1. This appeal arises out of a suit brought by the reversionary heirs of one Asradhi Das for a declaration that a certain sale of the property left by him is not binding on the estate after the death of Jagat Priya, the daughter of Asradhi. The relevant facts are theseAsradhi died in 1888 leaving four daughters him surviving. Two of them Saroda and Parbati were married during his life time. The two maiden daughters Rama and Jagat Priya who were infants inherited their father's properties under the Hindu Law. Asradhi's mother, Sarumala, was appointed guardian of the infants under Act XL of 1858 in November 1888. Some time after that Rama died unmarried. Jagat Priya then became the sole owner having a Hindu woman's estate in her father's properties. On 24th April 1891 Sarumala, the guardian, sold the lands in dispute to the defendant without obtaining the permission of the Court as required by the law. Plaintiffs Nos. 1 and 2 are the sons of the two other daughters of Asradhi and plaintiff No. 3 is the son of Jagat Priya. Plaintiff No. 1 was born in 1896 and the other two plaintiffs were born in 1902. There is no question that they are the expectant reversioners entitled to succeed to the estate after the death of Jagat Priya. Jagat Priya did not question the sale by her guardian at any time, and any right she might have has been barred by limitation long ago.
2. The suit was dismissed by the trial Court but on appeal by the plaintiffs the District Judge has reversed the decision and made a decree in favour of the plaintiffs. The learned Judge held agreeing with the trial Court, that necessity for the sale was established but that the sale was absolutely void under the provisions of Act XL of 1858, as made without the permission of the Court. He seems to have also held that the suit was governed by Article 125 of the Limitation Act and it was not barred. The defendant appeals and three points have been raised on his behalf(i) The alienation having been for legal necessity it conferred a complete title on the defendant; (ii) The sale was not void but only voidable and Jagat Priya not having avoided it plaintiffs cannot do so; (iii) The suit being governed by Article 125 of the Limitation Act is barred as it was not brought within 12 years of the date of alienation as provided for in that Article.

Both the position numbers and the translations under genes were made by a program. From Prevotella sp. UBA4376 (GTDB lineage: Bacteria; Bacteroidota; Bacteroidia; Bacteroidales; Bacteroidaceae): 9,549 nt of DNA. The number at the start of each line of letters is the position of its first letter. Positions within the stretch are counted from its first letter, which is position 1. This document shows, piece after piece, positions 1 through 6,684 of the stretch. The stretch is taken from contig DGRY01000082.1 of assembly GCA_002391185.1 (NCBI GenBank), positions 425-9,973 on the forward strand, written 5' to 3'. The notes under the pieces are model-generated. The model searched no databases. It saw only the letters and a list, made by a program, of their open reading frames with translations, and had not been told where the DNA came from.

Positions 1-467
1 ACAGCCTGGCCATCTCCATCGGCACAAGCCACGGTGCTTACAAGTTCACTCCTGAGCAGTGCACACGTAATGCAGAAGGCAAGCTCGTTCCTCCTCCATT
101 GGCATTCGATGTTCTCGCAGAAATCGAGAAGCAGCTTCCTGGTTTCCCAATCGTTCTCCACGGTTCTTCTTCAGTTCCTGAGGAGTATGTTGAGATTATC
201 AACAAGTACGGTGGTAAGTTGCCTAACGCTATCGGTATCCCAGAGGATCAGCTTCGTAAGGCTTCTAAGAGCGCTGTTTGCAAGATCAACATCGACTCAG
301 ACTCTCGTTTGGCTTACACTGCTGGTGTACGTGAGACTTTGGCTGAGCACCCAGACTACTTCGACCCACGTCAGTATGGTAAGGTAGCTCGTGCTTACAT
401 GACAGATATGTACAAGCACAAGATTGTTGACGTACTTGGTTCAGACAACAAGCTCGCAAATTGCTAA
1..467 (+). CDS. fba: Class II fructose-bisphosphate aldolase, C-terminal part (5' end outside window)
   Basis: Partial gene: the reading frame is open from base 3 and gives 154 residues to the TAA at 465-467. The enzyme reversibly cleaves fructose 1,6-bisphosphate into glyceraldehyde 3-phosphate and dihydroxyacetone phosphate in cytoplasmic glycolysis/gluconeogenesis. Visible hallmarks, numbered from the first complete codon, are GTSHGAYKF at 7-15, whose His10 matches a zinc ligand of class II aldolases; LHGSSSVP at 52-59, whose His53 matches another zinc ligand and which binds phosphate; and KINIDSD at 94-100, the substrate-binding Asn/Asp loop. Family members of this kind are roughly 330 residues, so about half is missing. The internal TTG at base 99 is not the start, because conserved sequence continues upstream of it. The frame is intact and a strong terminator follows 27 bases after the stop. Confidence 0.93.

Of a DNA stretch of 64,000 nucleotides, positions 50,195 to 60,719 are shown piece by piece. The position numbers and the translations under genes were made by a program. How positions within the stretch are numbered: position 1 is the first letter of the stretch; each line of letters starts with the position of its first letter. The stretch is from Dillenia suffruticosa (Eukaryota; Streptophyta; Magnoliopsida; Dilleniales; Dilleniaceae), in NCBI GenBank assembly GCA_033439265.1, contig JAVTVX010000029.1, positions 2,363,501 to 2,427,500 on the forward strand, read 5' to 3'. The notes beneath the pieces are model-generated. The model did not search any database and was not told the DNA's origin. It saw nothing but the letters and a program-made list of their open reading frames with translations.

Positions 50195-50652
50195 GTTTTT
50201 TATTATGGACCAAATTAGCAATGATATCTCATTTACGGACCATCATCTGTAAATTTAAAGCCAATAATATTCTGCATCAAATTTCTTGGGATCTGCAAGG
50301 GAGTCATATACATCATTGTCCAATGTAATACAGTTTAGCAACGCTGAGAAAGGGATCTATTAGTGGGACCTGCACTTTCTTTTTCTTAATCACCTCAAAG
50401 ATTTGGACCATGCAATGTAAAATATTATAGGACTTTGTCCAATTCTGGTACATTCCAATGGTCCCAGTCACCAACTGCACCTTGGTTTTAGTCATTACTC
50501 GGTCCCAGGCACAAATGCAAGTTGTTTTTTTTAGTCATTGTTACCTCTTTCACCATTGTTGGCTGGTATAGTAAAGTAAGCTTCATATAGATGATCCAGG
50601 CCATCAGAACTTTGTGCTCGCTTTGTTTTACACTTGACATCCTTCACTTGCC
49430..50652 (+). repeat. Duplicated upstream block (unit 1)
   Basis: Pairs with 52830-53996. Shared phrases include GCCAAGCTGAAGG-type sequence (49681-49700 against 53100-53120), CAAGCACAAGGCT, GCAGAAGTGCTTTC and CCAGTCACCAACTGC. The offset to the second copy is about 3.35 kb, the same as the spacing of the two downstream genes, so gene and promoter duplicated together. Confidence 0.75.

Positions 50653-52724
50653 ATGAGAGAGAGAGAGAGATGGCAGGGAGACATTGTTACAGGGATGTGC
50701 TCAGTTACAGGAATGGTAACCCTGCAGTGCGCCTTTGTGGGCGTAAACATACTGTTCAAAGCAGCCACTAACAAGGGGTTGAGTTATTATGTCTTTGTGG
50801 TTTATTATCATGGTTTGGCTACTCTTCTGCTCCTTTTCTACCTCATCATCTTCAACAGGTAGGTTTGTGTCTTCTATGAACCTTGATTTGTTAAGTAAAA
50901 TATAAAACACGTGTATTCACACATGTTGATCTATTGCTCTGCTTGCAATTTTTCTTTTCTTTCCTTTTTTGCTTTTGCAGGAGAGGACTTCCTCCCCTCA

3. We do not think that the first ground is sustains able. The guardian was appointed under the statute and her powers of dealing with the property of the infant must be regulated by the provisions of the statute. It is not open to any person dealing with such a guardian to support an unauthorised sale of a minor's property by calling in aid the personal law of the minor. The judgment of the learned Judge cannot be assailed on that ground. We have next to see whether the sale was void or voidable. It was effected subsequent to the date when the Guardians and Wards Act came into operation, which was on the 1st of July, 1890. The sale would be voidable only under Section 30 of that Act. It is however, contended by the learned vakil for the respondent that it was absolutely void. His argument is this: it was held in a number of cases in this Court that an unauthorised sale by a guardian appointed under Act XL of 1858 was void. Although that Act was repealed by Act VIII of 1890, Section 2, Sub-section (2), of the later Act provides that all obligations imposed under the repealed Act shall be deemed to have been imposed under the Act of 1890. An unauthorised sale by a guardian appointed under Act XL of 1858 would therefore be void even if made after the repeal of that Act. This contention is based on an obvious fallacy. The obligation of the guardian to obtain permission of the Court has not been altered by Act VIII of 1890. Section 30 of the Act has enacted what would be the effect of a disposal of the property of the minor without the permission of the Court as regards the rights of the transferee, and rights acquired after that Act came into operation must be governed by its provisions. The sale in question therefore was not void but merely voidable. We must then consider what right the plaintiffs have. Under Section 30 of Act VIII of 1890 a disposal of the property of the infant by the guardian without the permission of the Court is voidable at the instance of any other person affected thereby. Jagat Priya did not avoid the sale and she has allowed her right to be barred by limitation. She is, however, a qualified owner. The reversionary interest in the estate would be affected by the sale and the plaintiffs are entitled to take advantage of the provisions of Section 30 and avoid it, and it is of no consequence that the lady did not choose to do so, the only effect of her omission being that it stands good so far as her interest is concerned. Not being entitled to immediate possession, the plaintiffs can ask for the declaration as prayed for in the plaint, under the provisions of Section 42 of the Specific Relief Act, as has been observed by the Privy Council in Saudagar Singh v. Pardip Singh (1917) L.R. 45 I.A. 21.